Our society is weakened by its neglect of neurodiverse learners.
If we want the next generation to solve social, environmental, scientific and political issues that haven’t been solved before, shouldn’t we support our most diverse thinkers?
We wrote this report for our Term 1 issue of School News! Click here to check out the full-length piece (and the rest of the mag).
As our educational priorities shift increasingly towards inquiry-based learning and problem solving, we would hope that students who learn differently or ‘think outside the box’ find it easier to engage with the school system. Yet, progress has been slow and there is still a lack of empirical data on the experiences and needs of dyslexic students in Australia. While 10 to 20 percent of the global population and around 10 percent of school-aged children in Australia are believed to have dyslexia, their educational gifts and needs too often fly under the teacher’s radar. The Australian Dyslexia Association reports: “Figures from the National Inquiry into the Teaching of Literacy (NITL) Australia, indicate that half the 34 Bachelor of Education teacher training courses in Australia devoted less than five percent of their four-year curriculum to teaching reading.” Awareness and upskilling can be the first step towards improving learning outcomes for children and teenagers with dyslexia.
It’s important, too, that schools aim for a broad awareness of what dyslexia can present as in children and what approaches to literacy and other subject areas work best. Having one teacher, or teacher aide who has upskilled and is knowledgeable about dyslexia is a good start. However, what happens once a student with dyslexia leaves their classroom and is confronted with a new teacher in a subsequent year-level who doesn’t have those skills? It can be exhausting for students and families. Taking a thorough approach to inclusive education is essential for teachers, students and for effective communication between teachers and families so that students have a solid learning support system.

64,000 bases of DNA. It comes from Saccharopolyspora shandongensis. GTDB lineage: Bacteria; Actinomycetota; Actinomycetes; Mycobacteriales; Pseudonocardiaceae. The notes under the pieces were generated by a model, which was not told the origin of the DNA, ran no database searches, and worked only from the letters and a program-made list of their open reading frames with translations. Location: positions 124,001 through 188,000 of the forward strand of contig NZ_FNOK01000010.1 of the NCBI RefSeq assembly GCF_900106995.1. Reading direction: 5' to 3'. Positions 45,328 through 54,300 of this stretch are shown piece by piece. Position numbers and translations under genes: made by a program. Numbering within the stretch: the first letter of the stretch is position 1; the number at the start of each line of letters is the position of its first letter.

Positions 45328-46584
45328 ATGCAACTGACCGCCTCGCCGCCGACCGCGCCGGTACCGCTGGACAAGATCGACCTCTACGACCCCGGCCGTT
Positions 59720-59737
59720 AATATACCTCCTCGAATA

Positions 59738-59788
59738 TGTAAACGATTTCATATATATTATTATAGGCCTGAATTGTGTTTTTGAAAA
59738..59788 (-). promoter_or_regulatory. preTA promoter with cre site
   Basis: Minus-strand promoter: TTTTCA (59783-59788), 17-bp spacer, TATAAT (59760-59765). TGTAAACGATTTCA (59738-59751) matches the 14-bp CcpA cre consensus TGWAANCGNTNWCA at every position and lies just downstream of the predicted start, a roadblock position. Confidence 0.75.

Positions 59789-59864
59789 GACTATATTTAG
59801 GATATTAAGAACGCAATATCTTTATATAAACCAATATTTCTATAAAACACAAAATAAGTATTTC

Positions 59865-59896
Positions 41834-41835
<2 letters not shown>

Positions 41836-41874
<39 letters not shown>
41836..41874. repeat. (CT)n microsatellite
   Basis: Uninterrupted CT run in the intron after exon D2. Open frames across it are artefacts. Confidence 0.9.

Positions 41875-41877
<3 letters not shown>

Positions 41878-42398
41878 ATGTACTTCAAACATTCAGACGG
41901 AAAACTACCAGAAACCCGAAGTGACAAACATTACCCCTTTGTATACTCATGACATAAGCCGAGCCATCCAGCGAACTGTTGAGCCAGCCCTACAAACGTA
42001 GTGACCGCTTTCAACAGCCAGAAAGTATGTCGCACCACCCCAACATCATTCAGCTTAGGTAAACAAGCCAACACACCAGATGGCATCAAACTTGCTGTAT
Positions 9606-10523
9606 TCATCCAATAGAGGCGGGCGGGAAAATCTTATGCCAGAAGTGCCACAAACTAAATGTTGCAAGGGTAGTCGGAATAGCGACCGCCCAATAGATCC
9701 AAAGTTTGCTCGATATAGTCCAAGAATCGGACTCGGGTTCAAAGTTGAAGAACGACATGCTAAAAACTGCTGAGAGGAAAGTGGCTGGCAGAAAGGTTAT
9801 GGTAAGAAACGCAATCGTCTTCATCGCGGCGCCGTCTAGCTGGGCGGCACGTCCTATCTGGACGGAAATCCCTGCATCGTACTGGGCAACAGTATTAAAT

In the 1990s, psychologist Dr Beverly Steffart discovered an unusually high rate of dyslexia among students at the Central St Martin’s College of Art and Design in London (three quarters!). Her findings spawned more research around the world supporting the hypothesis that while people with dyslexia struggle with traditional approaches to reading and writing, they often excel in areas like art, music and sport. Plenty of famed entrepreneurs have dyslexia, including Sir Richard Branson, and a 2007 US study proposed that up to 35 percent of entrepreneurs show indicators they have the learning difference.
Vincent Fantauzzo is a famed Australian portrait artist, perhaps best known for his stunning painting the iconic Heath Ledger, which won him the People’s Choice 2008 Archibald Prize. Mr Fantauzzo has dyslexia. In fact, he left school at the tender age of 13, barely able to read or write. He told ABC in November: “You can be dyslexic with numbers and you’re incredible with words and not numbers — I got the jackpot, I got all of them […] memory is such a big part of how dyslexia affects me.” Diagnosed with severe dyslexia in his 20s, Mr Fantauzzo’s brain clearly works a little bit differently. He struggles with the written word but is immensely gifted with artistic talent.
Students with dyslexia are more likely to leave school early and struggle with traditional modes of written assessment. How can we change this trend? Perhaps if Mr Fantauzzo’s dyslexia had been identified in childhood, he would have received the tools and learning aids dyslexic children need to help them learn to read and write.
If teachers have the skills to identify and support unique cognitive styles like dyslexia in the classroom, they can set a sequence of events in motion that ultimately keep children engaged in school. Teachers should be empowered to work with learning support aides, tools and teams, employing evidence-based interventions that support more flexible and diverse ways to learn curriculum content.
Re-shaping our teaching strategies to include neurodiverse learners is essential. By diversifying student learning pathways, there’s no telling what problems our students could solve.